Collegiate School of Music Online Wellness Education Resources: A Content Analysis

  • Issue: Volume 62, No.1
  • DOI: https://doi.org/10.18177/sym.2022.62.sr.11558

Abstract

College and university music students and faculty are faced with an overwhelming amount of information that can help or hinder their personal wellness. The purpose of this qualitative content analysis was to examine wellness resources for students and faculty located on school of music websites at institutions accredited by the National Association for Schools of Music (NASM). I randomly selected 25% of the 645 NASM-accredited institutions (N=161) and analyzed school of music websites using deductive codes derived from the 2019-2020 NASM Handbook’s suggestions regarding health and wellness. Coding revealed a variety of physical health educational techniques and resources, but a lack of mental health education and customized supports. Based on the findings from this content analysis, I offer recommendations for improving school of music websites and discuss the importance of personal and professional wellness resources for faculty and musician-specific mental health resources.


Wellness is an active, holistic, and multidimensional process of self-awareness combined with the balance and integration of healthy choices within one’s particular environment (Goss et al., 2010; Rachele et al., 2013). Dimensions of wellness include occupational wellness, physical wellness, social wellness, intellectual wellness, spiritual wellness, and emotional wellness (Hettler, 1976). Due to the rise of chronic disease, mental illness, and negative lifestyle choices in the United States, Amaya et al. (2019) insisted that colleges and universities must create a culture of wellness. Student interaction with the interdependent categories of wellness can lead to growth and development in aspects of living including intellectual and emotional balance, and healthy life skills like exercise, nutrition, and stress management (Anderson, 2016).

 

Review of selected literature

Within collegiate departments, schools, or colleges of music (hereinafter “schools of music”), music students balance heavy course loads with physically and mentally demanding rehearsals, performances, and practice, which can lead to stress, depression, and anxiety (Kuebel, 2019). These demands on students, in addition to a pressure to excel, can lead to limited physical activity, low levels of physical and psychological health, and poor sleep quality (Araujo et al., 2017). Music education wellness scholars have offered a variety of prevention and protection techniques. For example, meditative practice may help reduce performance anxiety (Diaz, 2018), self-care plans may improve mental health literacy (Keubel, 2019), and injury prevention guides may protect music educators and their students (Taylor, 2016). In order to prevent musician occupational injuries and engage with health care resources, the Performing Arts Medical Association collaborated with the University of North Texas to produce Health Promotion in Schools of Music (Chesky et al., 2006; Palac, 2008). They recommended that all schools of music adopt a health promotion framework, offer an undergraduate occupational health course for all majors, educate students about hearing loss during ensemble instruction, and assist students through active engagement with health care resources.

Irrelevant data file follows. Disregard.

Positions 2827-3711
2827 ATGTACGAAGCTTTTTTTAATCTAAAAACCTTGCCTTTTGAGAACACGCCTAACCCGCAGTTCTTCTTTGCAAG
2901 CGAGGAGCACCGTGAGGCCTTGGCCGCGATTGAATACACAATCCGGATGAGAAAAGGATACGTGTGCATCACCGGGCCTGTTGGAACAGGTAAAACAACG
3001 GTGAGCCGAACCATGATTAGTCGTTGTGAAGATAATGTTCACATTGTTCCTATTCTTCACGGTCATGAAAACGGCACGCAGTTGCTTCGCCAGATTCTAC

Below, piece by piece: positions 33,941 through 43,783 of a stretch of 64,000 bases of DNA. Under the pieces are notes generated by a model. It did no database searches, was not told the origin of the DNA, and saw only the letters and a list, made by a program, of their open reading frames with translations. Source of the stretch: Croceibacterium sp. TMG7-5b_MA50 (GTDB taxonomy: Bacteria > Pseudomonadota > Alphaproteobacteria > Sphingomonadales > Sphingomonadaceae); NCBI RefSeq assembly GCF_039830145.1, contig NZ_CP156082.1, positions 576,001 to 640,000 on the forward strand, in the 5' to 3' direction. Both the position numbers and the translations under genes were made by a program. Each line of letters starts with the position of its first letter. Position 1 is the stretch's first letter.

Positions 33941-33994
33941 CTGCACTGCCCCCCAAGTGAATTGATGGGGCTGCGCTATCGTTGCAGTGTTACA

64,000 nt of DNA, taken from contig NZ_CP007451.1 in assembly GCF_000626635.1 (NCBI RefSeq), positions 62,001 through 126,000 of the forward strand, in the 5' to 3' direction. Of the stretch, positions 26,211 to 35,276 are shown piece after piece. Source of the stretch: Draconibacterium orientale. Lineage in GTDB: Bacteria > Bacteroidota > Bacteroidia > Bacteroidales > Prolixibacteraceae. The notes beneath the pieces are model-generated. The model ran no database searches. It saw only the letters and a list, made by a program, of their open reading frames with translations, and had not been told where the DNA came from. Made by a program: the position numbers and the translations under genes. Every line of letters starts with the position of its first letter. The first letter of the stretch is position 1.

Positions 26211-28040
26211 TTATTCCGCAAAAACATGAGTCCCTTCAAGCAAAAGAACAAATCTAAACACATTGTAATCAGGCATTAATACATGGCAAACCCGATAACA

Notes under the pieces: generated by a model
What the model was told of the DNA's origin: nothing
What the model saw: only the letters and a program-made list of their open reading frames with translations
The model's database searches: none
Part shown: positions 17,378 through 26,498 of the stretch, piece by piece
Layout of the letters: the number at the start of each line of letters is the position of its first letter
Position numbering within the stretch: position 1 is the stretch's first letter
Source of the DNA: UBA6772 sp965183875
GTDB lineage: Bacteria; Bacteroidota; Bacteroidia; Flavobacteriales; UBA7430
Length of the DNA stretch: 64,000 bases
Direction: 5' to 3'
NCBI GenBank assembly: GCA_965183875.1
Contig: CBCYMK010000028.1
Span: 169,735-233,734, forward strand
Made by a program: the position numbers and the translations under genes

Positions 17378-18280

The National Association of Schools of Music (NASM; 2020) provided in-depth standards of health and safety in the 2019-2020 Handbook. Health and safety standards dictate that students and faculty “must be provided basic information about the maintenance of health and safety within the contexts of practice, performance, teaching, and listening” including the general topics of hearing, vocal, and musculoskeletal health and injury prevention (p. 67). Institutions seeking accreditation must provide student services including effective orientation programs related to study and well-being; education, counselling, and professional physical and mental health care; and counselling for personal, social, vocational, and financial health issues.